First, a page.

At one point on Wednesday afternoon, the 52nd Governor’s Cup international youth sailing championship seemed to be headed for a familiar outcome.
Defending champion Christophe Killian, a Corona del Mar High alumnus, Harry Price, Leonard Takahashi and Chris Weis were the four semifinalists a year ago. After the first of two round-robin heats in this year’s competition, the same four sailors seemed destined to make it back to Friday’s semifinals.
That may still happen, but the story of the second day of the five-day regatta was Jack Parkin, a 19-year-old from Connecticut who won the U.S. Youth Match Racing Championship last month to earn an automatic invitation to the Governor’s Cup.
Parkin and his Riverside Yacht Club crew beat first Price, then Takahashi in the first two flights of the second round robin off the Newport Pier. Parkin’s day ended with a loss to Killian, but he made things interesting as the second round robin continues Thursday in the event hosted by Balboa Yacht Club.
“Six races today, and we went 3-3,” Parkin said. “The races we lost were close, but those two wins in particular were pretty big. They were really close all the way around the course, all the way until the last downwind … It was really aggressive [racing]. Those guys are both really good sailors, and it’s pretty big beating the world No. 1.”
The margins are razor-thin in a 12-boat regatta that is regarded as very strong. Takahashi, who is representing Royal New Zealand Yacht Squadron and was last year’s event runner-up, leads the competition with 11 wins through 14 total rounds. His crew includes Josh Wijohn and Taylor Balogh.
Price, an Australian who won the Governor’s Cup in 2015, is top-ranked in the World Sailing Open Match Racing rankings. He sits in second with 10.5 wins. The reason he’s behind Takahashi is that he was penalized half a point for making contact with Scott Sinks’ boat during the first day of competition on Tuesday.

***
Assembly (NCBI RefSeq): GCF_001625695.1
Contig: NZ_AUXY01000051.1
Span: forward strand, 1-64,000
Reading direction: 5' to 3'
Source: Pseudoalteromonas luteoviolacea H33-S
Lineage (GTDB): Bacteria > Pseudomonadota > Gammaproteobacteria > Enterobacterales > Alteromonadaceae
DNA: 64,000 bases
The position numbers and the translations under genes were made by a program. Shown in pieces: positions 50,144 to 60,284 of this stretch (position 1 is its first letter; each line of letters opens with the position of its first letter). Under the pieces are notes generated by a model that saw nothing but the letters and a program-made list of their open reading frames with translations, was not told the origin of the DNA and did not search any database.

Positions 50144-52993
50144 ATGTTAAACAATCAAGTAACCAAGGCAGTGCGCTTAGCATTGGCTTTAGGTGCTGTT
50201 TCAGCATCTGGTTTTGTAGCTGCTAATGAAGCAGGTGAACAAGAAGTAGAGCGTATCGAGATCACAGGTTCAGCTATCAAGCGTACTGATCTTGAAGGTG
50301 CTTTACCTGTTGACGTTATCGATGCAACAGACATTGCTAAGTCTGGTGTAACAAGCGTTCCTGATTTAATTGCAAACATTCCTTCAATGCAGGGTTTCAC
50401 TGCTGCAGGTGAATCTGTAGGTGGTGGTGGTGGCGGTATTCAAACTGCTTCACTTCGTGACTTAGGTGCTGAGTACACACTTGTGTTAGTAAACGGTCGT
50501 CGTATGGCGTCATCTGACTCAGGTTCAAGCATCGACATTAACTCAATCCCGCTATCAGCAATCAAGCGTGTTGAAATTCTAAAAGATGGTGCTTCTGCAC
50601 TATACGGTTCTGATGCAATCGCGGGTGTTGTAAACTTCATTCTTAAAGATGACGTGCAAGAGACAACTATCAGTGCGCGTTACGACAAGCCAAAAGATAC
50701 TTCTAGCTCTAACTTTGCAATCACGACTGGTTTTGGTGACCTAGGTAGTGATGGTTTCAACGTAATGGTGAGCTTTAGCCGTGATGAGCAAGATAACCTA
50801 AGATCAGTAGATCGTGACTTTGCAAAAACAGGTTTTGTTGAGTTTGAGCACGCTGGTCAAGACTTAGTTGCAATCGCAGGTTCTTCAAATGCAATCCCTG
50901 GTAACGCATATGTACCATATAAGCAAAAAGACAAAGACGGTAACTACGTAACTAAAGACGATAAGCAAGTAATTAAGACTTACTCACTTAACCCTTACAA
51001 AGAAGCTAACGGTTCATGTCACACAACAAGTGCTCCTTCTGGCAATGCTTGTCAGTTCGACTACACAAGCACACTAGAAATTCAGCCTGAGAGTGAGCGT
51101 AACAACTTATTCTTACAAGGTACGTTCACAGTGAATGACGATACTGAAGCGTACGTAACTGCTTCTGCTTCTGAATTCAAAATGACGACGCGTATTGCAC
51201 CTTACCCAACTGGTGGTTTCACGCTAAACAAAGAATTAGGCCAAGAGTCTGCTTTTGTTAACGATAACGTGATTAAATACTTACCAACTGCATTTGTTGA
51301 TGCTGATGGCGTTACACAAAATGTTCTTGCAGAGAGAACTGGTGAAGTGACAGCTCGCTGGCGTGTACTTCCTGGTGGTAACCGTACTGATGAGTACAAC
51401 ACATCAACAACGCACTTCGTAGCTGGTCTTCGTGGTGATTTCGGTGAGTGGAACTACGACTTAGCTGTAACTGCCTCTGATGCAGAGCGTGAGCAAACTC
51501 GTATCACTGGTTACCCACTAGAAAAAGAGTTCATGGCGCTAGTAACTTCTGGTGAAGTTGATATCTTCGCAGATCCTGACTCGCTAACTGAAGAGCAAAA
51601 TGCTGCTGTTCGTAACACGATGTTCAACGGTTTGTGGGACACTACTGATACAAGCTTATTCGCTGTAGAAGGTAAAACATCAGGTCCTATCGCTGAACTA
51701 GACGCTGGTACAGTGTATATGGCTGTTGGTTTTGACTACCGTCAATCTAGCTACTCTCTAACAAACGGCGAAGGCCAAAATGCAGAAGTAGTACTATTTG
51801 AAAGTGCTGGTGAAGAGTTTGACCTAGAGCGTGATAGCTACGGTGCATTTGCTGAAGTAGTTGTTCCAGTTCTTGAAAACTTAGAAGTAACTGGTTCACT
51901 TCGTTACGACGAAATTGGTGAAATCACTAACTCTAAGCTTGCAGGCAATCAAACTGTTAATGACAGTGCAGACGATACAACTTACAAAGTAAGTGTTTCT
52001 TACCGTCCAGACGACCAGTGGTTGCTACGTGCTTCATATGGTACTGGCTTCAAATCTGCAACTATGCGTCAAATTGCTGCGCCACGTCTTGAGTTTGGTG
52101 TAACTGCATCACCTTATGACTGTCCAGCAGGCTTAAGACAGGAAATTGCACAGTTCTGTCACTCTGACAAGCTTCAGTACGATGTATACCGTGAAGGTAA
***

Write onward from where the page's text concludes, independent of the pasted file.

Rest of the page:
It was really aggressive [racing]. Those guys are both really good sailors, and it’s pretty big beating the world No. 1.
Killian, who won last year competing for Balboa Yacht Club, is representing College of Charleston Yacht Club this time around. He’s tied for third with Weis with 10 wins, followed by Parkin in fifth with eight wins and Sinks in sixth with seven wins.
“The people are so good here that winning and losing is just one decision,” Parkin said. “One wrong decision and you’ve lost the race.”
The other local is David Wood, who is representing Balboa Yacht Club. At 17, he’s the youngest skipper at the Governor’s Cup, but he’s currently in last place with three points.
Killian and Price are both trying to become the 11th two-time winner of the event. They remain in good position to reach the semifinals, and Killian said that is his only concern during the round-robin competition.
He said the less windy conditions Wednesday favored his lighter crew, which includes his younger brother Porter Killian and Jeffrey Petersen.
“I’m super-happy with today,” Killian said. “We had the same number of wins as [Tuesday], but with less losses. This is my first time sailing with my little brother and my bowman, Jeffrey. I had never sailed with them before, and hadn’t even really practiced with them at all. We started out a little rusty, and we’ve really been improving.”
The same four sailors may still reach the semifinals, but Parkin’s victories Wednesday prove that anyone is capable of winning matches at this regatta.
Takahashi, the leader, is well aware of that.
“It’s pretty close on points,” he said. “At the moment, we’re just trying to improve every race so we’re pretty good for the finals. We’ve been close every year. We’ve gotten fifth twice and second last year … We’re very motivated to win.”